Interesting map of North America, engraved by John Gibson in London.
The map includes a large section in the Northwestern part of the continent entitled "Parts Undiscovered," at a period when the British were actively funding efforts to discover the Northwest Passage and the Hudson's Bay Company was pushing ever deeper the region, in search of furs, etc.
California Is "New Albion", with Quivira also shown above the headwaters of the Colorado River. A curious east-west mountain range is shown in California, with two Indian Tribal regions shown between the Colorado River and the Mississippi River, the "Cansees," Apaches. Further east, the "Charokes' are shown in what would become Tennessee.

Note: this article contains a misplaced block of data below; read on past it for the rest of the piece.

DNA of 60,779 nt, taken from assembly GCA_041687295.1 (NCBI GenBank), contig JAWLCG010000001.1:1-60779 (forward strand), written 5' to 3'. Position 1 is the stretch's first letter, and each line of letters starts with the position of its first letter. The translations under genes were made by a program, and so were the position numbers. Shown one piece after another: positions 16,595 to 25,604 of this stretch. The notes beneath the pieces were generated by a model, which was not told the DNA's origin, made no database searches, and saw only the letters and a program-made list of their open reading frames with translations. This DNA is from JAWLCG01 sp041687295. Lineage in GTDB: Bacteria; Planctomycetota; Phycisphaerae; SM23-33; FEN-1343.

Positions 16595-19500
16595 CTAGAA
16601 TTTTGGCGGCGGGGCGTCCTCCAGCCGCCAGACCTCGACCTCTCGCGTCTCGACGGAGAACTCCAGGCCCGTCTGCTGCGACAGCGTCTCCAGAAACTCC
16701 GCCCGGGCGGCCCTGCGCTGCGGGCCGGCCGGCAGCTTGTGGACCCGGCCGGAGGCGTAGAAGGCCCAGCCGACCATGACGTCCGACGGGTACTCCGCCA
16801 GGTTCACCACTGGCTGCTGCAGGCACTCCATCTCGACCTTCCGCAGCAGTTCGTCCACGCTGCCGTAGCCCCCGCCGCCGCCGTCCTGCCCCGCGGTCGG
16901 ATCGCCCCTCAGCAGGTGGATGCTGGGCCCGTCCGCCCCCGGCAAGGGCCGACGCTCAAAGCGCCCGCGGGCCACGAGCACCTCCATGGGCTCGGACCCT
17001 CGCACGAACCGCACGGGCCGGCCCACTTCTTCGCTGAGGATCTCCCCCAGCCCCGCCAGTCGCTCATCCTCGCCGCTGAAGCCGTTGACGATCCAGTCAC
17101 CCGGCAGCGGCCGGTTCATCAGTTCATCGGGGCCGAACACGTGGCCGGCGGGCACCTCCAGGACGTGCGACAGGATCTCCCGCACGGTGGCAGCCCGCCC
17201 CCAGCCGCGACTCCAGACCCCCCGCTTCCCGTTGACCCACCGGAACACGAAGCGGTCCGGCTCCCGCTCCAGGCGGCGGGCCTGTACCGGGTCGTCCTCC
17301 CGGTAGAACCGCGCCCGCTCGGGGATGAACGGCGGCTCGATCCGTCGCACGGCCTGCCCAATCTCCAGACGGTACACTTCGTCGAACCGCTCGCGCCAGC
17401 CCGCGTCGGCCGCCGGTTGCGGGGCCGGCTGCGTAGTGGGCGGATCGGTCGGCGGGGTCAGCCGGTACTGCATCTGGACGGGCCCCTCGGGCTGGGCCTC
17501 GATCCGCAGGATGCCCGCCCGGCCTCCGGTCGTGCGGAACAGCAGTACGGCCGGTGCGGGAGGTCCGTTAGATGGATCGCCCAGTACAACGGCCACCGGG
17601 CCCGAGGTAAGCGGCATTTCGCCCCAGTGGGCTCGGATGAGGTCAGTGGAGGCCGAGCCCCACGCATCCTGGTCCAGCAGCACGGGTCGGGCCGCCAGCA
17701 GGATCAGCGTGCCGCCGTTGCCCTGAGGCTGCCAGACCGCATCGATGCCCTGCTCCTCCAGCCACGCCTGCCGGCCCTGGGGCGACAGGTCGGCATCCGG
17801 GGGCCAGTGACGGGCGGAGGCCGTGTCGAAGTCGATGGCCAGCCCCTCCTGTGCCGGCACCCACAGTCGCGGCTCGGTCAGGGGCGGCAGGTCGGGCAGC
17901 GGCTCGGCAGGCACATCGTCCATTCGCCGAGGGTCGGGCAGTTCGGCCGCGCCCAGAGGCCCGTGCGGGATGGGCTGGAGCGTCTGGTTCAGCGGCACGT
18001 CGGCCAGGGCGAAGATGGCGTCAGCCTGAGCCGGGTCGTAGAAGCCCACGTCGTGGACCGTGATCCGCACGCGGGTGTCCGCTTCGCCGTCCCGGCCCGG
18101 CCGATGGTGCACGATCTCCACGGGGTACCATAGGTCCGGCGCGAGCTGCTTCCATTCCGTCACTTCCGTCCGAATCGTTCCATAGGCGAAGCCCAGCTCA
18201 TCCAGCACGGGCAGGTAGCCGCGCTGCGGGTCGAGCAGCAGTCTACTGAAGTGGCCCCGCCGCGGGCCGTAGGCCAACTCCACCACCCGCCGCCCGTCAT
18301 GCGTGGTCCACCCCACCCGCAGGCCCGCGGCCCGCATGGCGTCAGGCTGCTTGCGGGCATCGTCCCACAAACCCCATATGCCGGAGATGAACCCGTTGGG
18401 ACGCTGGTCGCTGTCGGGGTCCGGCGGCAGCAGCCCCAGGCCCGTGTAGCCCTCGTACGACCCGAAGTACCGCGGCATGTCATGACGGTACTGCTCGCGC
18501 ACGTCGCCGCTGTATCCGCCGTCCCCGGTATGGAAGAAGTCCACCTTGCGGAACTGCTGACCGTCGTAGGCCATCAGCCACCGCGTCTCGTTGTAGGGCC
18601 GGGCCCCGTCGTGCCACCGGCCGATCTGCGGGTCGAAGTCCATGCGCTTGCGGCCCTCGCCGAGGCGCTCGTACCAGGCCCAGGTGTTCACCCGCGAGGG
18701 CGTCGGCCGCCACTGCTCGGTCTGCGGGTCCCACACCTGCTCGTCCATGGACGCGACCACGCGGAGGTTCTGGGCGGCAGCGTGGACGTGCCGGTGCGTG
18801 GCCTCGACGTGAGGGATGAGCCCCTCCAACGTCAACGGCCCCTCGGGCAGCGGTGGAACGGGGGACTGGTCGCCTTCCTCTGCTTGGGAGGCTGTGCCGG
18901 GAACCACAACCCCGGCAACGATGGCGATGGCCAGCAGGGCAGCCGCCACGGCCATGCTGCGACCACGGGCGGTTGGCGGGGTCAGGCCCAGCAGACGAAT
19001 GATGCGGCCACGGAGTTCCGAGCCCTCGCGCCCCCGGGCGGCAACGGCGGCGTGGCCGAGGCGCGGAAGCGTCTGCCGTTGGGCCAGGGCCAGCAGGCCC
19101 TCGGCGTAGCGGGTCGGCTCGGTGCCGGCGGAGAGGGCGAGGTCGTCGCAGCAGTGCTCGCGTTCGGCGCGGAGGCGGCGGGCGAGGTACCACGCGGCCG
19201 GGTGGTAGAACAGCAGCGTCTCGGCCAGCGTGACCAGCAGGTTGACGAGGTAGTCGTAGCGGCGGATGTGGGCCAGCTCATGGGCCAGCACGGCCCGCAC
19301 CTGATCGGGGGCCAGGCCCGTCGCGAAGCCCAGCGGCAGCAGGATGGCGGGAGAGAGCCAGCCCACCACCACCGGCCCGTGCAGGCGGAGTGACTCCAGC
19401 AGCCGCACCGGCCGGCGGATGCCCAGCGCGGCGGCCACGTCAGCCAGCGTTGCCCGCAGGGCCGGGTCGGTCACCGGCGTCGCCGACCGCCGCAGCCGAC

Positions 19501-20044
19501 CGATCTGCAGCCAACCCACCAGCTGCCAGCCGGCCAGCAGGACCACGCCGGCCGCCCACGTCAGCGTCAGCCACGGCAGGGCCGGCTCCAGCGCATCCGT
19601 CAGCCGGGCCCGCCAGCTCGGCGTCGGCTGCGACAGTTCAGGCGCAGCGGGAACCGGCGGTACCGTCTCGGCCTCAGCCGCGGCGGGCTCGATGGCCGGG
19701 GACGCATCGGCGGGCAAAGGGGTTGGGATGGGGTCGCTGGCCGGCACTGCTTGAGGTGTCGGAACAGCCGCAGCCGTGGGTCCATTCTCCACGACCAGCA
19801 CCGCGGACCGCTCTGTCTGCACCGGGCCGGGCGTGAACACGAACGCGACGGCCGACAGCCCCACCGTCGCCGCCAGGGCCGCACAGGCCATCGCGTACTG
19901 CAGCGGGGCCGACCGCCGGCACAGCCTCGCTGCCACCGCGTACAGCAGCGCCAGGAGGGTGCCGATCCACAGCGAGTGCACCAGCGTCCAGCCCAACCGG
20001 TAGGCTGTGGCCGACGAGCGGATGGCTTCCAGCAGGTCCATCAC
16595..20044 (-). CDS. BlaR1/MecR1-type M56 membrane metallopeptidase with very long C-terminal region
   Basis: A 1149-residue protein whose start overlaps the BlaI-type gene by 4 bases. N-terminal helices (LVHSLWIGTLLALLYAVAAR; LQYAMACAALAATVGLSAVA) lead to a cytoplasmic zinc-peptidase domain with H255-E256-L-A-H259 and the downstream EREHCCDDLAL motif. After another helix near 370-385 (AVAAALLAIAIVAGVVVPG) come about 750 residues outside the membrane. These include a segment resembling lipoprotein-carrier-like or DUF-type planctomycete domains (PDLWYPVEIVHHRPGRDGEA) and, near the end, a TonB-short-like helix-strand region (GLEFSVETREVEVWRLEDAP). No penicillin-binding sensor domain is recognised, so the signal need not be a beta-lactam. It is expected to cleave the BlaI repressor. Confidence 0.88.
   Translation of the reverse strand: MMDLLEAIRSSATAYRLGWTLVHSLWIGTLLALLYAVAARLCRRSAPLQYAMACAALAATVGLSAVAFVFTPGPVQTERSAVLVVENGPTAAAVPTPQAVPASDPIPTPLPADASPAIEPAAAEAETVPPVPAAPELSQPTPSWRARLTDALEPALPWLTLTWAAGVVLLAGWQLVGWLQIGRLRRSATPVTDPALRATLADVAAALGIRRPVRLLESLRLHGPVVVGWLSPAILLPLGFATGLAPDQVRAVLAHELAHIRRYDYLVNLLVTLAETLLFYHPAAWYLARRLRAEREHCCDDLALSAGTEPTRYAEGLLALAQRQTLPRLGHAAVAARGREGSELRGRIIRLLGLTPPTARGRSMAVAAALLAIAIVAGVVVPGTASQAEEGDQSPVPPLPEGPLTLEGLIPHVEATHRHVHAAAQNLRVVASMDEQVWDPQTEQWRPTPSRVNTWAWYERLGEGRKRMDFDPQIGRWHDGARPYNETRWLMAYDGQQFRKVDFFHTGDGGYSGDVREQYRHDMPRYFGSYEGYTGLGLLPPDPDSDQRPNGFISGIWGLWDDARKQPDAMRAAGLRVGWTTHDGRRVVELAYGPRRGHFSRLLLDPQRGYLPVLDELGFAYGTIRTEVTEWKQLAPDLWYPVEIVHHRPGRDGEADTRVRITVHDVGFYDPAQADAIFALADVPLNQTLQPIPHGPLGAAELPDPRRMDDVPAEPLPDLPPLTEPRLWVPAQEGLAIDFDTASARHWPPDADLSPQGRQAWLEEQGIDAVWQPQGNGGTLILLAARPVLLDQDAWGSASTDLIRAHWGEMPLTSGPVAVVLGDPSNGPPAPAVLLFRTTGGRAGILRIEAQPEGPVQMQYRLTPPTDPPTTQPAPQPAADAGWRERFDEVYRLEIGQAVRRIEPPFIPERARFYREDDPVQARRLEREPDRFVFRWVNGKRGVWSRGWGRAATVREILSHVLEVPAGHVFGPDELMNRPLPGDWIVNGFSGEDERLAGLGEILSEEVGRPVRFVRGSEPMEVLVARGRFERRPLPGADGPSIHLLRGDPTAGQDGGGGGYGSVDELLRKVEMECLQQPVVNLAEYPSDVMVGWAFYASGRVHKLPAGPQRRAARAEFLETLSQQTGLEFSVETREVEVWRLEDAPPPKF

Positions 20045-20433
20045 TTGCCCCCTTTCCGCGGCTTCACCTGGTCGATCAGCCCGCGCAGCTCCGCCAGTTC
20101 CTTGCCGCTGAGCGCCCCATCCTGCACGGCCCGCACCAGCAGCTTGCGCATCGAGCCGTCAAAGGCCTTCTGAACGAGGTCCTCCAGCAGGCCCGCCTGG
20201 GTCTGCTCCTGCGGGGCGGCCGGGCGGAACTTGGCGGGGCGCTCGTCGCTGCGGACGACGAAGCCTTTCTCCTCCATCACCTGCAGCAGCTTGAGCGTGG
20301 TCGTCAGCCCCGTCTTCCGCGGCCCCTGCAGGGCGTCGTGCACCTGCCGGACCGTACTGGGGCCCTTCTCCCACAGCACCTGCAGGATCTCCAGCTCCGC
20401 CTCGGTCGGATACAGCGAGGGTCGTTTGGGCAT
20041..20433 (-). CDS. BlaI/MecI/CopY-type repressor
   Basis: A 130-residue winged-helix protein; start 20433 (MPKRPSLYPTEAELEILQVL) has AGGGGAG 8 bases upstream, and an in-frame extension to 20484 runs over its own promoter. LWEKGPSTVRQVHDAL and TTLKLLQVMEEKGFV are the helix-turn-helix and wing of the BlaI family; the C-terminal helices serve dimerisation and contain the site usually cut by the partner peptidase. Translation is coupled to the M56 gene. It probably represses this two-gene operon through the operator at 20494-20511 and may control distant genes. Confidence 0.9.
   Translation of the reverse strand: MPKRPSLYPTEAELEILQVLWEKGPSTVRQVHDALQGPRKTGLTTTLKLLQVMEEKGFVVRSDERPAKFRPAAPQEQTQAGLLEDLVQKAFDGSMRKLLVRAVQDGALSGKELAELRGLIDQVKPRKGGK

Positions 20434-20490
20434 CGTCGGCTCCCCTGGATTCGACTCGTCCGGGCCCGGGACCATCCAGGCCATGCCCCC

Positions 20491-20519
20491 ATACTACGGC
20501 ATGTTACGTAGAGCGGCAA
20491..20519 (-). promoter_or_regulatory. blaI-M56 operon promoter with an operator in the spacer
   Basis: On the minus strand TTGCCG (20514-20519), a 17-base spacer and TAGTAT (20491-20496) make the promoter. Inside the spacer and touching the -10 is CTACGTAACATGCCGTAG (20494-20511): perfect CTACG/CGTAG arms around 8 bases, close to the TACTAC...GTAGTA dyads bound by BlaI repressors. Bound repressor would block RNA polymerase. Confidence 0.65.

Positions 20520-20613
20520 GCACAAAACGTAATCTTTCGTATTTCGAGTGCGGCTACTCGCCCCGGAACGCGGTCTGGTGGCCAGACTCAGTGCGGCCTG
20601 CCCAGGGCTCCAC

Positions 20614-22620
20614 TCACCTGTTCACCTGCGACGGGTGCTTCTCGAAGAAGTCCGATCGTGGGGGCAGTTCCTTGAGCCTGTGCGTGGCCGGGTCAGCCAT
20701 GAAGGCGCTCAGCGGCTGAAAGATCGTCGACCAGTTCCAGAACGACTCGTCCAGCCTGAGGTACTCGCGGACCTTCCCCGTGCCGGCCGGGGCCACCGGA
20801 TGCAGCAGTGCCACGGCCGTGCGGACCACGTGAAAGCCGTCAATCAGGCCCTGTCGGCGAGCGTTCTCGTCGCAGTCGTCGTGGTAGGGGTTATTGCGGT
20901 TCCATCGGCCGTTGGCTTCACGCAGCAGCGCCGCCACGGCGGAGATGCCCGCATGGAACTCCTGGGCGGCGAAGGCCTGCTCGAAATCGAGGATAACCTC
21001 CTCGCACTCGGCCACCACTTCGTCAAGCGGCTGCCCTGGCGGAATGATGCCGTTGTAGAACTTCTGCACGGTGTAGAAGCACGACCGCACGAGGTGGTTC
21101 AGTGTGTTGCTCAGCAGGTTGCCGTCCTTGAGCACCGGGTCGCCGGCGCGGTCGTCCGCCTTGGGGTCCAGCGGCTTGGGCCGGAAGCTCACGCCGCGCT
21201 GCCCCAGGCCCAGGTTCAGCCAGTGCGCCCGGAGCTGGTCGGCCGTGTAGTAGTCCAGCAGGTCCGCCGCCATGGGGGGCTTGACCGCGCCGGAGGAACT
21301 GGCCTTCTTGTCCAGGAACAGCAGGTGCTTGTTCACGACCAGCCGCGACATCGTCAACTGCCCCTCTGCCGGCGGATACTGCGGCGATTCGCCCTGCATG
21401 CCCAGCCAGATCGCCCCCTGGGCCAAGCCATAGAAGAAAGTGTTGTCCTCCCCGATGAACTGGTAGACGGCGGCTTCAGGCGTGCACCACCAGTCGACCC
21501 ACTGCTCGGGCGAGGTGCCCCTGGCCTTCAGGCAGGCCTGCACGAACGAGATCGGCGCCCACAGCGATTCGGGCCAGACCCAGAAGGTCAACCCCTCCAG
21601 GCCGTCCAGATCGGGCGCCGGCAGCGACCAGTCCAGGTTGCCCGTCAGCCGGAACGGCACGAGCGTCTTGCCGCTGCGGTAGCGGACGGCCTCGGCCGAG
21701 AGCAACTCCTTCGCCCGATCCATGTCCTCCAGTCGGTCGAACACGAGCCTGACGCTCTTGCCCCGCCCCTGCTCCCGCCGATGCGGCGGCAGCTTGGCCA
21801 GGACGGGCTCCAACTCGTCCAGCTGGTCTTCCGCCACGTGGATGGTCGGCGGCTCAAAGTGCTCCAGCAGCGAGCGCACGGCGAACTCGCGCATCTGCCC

Fort Crevecor appears below Lake Michigan, but no sign of Chicago.
Senis or Tekas is shown,as is [New] Orleans.
John Gibson flourished in London from 1748 to 1773. He was most likely born ca. 1724. As a young man he was apprenticed to John Blunbell of the Stationers Company, and then to John Pine. He was made free of the Company in 1748. Gibson proved a talented geographer and engraver who produced numerous maps, especially for books and magazines. He worked in collaboration with other map sellers such as Emanuel Bowen and John Roque. His best-known work was the pocket atlas, The Atlas Minimus (1758). Although little is known about his life beyond his publications, he was imprisoned for debt in King’s Bench from May to June of 1765.